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Explore the Lavender at Bridestowe

The Bridestowe Lavender Estate in northern Tasmania was once a genteel place that produced premium fragrance for Yardley. Then social media went crazy for the colour purple and the estate – a 45-minute drive from Launceston – was transformed. 

Purple Reign

Bridestowe Lavender Estate was named after the town in Devon, the area around Saint Bridget’s Church, where the founder’s wife was born. It is an old English word and town. 
Bridestowe turns 100 years old in 2022, and was established by an English family with very strong roots to the fragrance and perfume industry in the UK. England, with the Yardley and Mitcham lavender brands led the world in fragrance and cosmetics.  
View of lavender in foreground of field, Bridestowe
In the early 1920s, London perfumer C.K. Denny arrived in north-western Tasmania with a packet of lavender seeds sourced from the famed fields of Provence. The soil and climate of this region are similar to those in France and the lavender thrived. Denny’s farm became Bridestowe Estate, Tasmania’s largest lavender producer and the world’s largest privately owned lavender farm.
Bridestowe lavender became known for being Tasmanian, but in essence it is from the French Alps, transferred and harvested in the rich soils of Tasmania every year and blended into one of the world’s great fragrances. 

Lavender Fare

At Bridestowe, more than 650,000 plants cover 100 hectares and produce high-quality lavender oil that is used in a range of home and body products, as well as gourmet foods. Sample lavender tea, infused salt and pepper, hard candy and fragrant lavender and rhubarb syrup, or take home culinary lavender to add to fruity desserts and roasted meats. See the fields ablaze with the signature blooms in summer, try a scoop of lavender-infused ice-cream or tuck into the lavender scones.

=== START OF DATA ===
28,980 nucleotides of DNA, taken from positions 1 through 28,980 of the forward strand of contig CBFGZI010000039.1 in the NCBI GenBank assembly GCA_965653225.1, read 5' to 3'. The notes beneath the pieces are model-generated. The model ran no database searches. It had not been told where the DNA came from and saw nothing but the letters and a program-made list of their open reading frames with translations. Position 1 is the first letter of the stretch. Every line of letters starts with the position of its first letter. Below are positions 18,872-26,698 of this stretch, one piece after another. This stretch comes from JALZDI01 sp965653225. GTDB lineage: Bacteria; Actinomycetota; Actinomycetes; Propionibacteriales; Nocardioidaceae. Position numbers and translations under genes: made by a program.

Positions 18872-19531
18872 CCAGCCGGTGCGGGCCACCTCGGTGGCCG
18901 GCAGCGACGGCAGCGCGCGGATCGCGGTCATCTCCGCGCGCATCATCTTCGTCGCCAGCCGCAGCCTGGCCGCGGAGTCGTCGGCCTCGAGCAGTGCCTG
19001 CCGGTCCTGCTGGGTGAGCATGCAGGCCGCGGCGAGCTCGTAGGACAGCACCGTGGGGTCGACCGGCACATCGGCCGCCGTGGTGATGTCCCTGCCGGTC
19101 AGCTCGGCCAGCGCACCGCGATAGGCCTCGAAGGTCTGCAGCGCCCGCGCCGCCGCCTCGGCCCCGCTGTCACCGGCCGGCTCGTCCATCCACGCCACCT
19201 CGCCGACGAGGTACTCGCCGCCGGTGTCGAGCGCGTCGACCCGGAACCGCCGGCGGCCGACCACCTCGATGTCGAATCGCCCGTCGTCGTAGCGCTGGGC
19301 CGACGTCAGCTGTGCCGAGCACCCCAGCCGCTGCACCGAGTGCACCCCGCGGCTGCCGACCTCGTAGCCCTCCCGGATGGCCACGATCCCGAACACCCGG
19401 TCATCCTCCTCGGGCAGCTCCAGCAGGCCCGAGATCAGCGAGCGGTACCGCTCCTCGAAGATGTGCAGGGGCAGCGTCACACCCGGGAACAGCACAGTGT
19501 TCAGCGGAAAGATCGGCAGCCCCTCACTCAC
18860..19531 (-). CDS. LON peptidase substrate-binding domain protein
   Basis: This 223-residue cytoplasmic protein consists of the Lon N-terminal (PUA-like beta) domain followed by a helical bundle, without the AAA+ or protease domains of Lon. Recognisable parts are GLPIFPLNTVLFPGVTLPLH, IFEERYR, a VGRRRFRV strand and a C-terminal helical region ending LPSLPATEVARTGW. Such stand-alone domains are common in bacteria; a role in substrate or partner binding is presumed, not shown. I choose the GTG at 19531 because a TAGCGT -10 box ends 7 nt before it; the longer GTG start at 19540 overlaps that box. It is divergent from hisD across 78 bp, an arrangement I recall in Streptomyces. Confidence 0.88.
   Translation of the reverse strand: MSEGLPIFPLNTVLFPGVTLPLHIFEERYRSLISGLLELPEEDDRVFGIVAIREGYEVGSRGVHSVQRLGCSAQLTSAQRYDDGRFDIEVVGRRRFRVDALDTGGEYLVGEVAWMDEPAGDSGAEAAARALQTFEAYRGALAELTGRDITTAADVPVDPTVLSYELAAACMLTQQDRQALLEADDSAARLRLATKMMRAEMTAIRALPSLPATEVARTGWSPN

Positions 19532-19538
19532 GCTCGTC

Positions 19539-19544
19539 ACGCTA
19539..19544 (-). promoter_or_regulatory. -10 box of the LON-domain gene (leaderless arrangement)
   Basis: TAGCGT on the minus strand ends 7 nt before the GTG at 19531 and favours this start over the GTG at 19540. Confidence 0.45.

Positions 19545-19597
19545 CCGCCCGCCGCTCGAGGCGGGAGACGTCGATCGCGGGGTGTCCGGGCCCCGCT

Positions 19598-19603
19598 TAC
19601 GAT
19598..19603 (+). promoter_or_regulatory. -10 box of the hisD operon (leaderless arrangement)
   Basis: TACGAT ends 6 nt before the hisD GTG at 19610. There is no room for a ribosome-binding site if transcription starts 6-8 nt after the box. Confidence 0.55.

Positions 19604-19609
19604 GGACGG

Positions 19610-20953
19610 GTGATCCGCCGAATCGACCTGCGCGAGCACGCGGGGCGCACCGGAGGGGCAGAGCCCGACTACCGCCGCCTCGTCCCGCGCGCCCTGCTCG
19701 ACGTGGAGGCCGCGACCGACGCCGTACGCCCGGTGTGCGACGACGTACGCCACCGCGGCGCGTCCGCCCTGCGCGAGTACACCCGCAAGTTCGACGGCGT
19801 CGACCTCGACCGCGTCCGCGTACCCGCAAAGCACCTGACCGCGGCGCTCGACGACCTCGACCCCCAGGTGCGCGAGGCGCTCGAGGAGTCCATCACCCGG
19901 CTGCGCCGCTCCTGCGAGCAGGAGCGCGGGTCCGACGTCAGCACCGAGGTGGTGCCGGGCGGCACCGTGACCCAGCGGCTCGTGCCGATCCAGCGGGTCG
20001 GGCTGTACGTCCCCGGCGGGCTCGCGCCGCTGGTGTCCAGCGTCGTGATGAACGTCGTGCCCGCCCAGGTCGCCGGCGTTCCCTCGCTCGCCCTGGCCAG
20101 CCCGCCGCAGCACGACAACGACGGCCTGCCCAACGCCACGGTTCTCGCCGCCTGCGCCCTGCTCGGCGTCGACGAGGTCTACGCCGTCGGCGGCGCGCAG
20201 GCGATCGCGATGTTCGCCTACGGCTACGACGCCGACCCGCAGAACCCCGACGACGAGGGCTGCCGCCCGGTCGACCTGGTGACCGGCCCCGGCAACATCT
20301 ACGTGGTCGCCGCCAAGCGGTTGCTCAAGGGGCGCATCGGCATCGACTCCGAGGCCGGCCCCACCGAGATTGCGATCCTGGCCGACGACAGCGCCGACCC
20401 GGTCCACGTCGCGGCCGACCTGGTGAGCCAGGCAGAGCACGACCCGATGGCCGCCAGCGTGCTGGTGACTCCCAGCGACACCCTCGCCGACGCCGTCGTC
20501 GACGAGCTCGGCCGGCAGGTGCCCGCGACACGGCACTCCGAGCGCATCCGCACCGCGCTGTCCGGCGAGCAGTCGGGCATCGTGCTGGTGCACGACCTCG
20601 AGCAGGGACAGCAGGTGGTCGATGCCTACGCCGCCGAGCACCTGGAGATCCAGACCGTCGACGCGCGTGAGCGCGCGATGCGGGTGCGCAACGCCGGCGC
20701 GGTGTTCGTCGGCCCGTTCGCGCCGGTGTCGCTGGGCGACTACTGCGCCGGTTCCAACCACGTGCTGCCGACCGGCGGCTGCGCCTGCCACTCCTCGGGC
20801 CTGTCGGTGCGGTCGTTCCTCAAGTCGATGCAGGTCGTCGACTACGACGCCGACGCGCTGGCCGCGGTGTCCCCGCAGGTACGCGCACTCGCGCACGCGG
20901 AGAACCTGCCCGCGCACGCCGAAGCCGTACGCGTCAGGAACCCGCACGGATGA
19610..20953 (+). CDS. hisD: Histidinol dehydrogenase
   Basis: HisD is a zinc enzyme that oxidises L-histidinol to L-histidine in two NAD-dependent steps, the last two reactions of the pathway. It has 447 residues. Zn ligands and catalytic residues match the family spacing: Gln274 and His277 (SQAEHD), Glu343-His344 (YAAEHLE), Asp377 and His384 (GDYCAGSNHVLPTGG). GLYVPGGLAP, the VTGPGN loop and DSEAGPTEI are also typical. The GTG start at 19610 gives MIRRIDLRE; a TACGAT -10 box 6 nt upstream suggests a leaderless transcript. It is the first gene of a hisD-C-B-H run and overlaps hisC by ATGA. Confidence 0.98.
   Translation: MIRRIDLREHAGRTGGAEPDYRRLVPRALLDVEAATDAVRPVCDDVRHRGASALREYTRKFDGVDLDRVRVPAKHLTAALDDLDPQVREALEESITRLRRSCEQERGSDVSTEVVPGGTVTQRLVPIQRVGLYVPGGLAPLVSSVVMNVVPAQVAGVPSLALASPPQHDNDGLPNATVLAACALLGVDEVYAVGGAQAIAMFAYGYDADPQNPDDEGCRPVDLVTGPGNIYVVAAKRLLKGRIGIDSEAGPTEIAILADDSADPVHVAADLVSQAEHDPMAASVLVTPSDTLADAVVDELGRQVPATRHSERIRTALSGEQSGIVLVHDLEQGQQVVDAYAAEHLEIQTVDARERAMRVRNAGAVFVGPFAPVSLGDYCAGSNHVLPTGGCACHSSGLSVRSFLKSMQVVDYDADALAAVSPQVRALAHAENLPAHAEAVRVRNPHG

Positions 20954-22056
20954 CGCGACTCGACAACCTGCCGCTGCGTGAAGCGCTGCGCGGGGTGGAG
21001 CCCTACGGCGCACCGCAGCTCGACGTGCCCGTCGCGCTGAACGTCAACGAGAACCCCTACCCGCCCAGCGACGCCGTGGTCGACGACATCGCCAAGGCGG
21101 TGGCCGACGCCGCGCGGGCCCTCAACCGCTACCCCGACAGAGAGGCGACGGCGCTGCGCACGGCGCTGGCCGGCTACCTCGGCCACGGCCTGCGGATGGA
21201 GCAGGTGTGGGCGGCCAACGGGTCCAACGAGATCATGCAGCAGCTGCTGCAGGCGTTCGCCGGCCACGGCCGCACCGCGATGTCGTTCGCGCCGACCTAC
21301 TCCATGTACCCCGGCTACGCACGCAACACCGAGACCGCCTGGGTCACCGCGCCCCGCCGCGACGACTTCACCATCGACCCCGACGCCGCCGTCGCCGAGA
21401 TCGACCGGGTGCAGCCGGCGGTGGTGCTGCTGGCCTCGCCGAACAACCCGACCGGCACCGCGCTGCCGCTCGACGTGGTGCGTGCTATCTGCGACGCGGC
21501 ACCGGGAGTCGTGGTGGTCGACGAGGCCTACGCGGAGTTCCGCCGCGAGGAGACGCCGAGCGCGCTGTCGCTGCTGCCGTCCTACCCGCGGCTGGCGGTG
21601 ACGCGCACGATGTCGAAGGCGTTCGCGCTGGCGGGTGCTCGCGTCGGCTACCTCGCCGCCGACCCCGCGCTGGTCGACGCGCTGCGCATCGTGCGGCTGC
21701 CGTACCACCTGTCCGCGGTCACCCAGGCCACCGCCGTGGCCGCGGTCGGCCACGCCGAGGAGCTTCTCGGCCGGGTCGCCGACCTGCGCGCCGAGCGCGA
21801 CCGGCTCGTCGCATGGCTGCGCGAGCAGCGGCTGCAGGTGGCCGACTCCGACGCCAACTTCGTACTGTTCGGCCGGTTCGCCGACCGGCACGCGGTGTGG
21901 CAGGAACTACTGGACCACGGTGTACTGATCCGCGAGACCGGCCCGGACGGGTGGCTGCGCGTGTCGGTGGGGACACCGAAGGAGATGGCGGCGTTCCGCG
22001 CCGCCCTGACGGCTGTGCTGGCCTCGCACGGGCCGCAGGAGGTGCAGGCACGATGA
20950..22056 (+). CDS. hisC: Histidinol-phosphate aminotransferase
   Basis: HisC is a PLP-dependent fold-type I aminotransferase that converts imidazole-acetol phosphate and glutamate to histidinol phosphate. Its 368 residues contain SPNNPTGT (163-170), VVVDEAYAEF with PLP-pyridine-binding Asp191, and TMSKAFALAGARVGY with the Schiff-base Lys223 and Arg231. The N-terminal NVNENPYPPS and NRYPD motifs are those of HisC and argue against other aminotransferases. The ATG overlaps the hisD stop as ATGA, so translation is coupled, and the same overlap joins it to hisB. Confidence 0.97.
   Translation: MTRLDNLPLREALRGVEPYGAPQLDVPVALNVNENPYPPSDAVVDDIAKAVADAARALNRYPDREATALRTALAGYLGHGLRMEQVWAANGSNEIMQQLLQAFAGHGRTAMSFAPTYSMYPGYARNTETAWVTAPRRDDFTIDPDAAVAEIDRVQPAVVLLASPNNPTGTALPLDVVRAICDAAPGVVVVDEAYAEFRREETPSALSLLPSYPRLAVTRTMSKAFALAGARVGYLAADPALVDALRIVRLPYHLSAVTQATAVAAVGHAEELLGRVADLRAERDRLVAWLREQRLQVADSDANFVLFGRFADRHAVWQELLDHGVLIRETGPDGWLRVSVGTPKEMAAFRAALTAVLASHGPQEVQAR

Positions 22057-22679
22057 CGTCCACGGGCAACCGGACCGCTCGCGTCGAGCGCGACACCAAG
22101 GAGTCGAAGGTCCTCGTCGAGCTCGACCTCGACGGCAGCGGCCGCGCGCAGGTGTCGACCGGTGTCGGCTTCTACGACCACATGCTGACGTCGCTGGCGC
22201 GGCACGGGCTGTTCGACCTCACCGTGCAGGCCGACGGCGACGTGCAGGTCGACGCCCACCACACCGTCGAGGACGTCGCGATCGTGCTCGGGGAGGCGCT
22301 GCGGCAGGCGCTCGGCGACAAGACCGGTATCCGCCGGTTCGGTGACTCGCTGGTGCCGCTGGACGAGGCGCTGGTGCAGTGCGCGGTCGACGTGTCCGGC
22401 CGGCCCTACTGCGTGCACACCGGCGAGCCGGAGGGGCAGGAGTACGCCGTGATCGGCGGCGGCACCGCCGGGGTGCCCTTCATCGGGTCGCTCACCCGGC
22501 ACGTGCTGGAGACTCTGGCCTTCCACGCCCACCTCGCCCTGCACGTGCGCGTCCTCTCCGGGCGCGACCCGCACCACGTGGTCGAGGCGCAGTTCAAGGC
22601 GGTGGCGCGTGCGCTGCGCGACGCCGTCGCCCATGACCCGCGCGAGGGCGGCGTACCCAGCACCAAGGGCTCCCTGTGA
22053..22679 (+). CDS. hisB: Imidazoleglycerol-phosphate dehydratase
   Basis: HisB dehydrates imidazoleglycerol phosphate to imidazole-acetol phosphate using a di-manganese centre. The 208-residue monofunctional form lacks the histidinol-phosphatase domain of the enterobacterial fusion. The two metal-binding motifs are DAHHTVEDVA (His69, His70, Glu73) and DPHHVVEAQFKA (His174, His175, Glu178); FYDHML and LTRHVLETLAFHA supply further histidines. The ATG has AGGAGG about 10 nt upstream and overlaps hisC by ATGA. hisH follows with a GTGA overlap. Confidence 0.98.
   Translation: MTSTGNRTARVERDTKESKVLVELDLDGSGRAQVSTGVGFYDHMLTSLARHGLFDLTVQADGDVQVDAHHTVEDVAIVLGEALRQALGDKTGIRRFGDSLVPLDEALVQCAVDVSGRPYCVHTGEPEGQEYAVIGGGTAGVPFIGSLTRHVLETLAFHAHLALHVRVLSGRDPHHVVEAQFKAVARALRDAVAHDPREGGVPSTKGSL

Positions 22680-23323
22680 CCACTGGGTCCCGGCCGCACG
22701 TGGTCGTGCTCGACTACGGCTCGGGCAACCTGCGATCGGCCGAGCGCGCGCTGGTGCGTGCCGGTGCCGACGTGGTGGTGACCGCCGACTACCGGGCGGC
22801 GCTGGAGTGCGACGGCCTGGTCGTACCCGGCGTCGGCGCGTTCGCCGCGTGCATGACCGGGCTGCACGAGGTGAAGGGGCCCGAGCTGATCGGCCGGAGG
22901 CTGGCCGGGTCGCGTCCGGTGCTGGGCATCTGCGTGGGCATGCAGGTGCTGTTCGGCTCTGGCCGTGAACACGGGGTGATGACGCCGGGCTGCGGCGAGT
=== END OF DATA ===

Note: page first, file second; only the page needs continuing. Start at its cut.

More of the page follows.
A bunch of lavender placed next to a plate of decorated brownies
Visit the distillery, where audio-visual displays show how the lavender is distilled into oil when in bloom in January and February. Also discover how soaps and candles are made in the off-season. 
One of Bridestowe’s most popular souvenirs is Bobbie the Bear, a cute take on the lavender-stuffed heat pack. Bobbie was created in 2009 when there was an abundance of dried lavender and the estate was looking for a way to manage those stocks. This led to the idea of a heat pack bear.


Bobbie is globally famous, and appealing to the travelling public as a great souvenir. The pack weighs 850 grams, and smells deliciously fragrant. Put it in the microwave for two minutes and get a warm bed companion which is great in winter. Bridestowe Estate also has a very good mail order business, and Bobbies are sent to places as far afield as Russia and Asia all the way from Tasmania.
View of woman at Bridestowe Lavender farm
Tasmania is a genuine four-seasons destination. In winter it is moody, and there are warm fires and wonderful things to eat and drink. In summer there are spectacular landscapes to explore, in autumn the foliage is rich and colourful, and in spring, the countryside comes alive. 
Distances are short, so in four hours you can go from the top to the bottom of Tasmania or from east coast to west, with the chance to discover so much in a brief period. These constant changes of scenery in short distances are what make Tasmania such a special place. There is something for everyone in Tasmania – wilderness, horticulture, farmland, vistas, good food and wine – it is for people who enjoy life. And the locals are always friendly and creative.

Bridestowe is 45 kilometres by a very good road from Launceston. The best time to see lavender in full bloom is during summer, from 1 December to 28 February, as the evolving climate is bringing the flower into full bloom earlier. 

Join APT on a 12 Day Tasmania Complete to visit Bridestowe Lavender Estate as well as many other Tasmania Highlights such as Freycinet National Park and Cradle Mountain.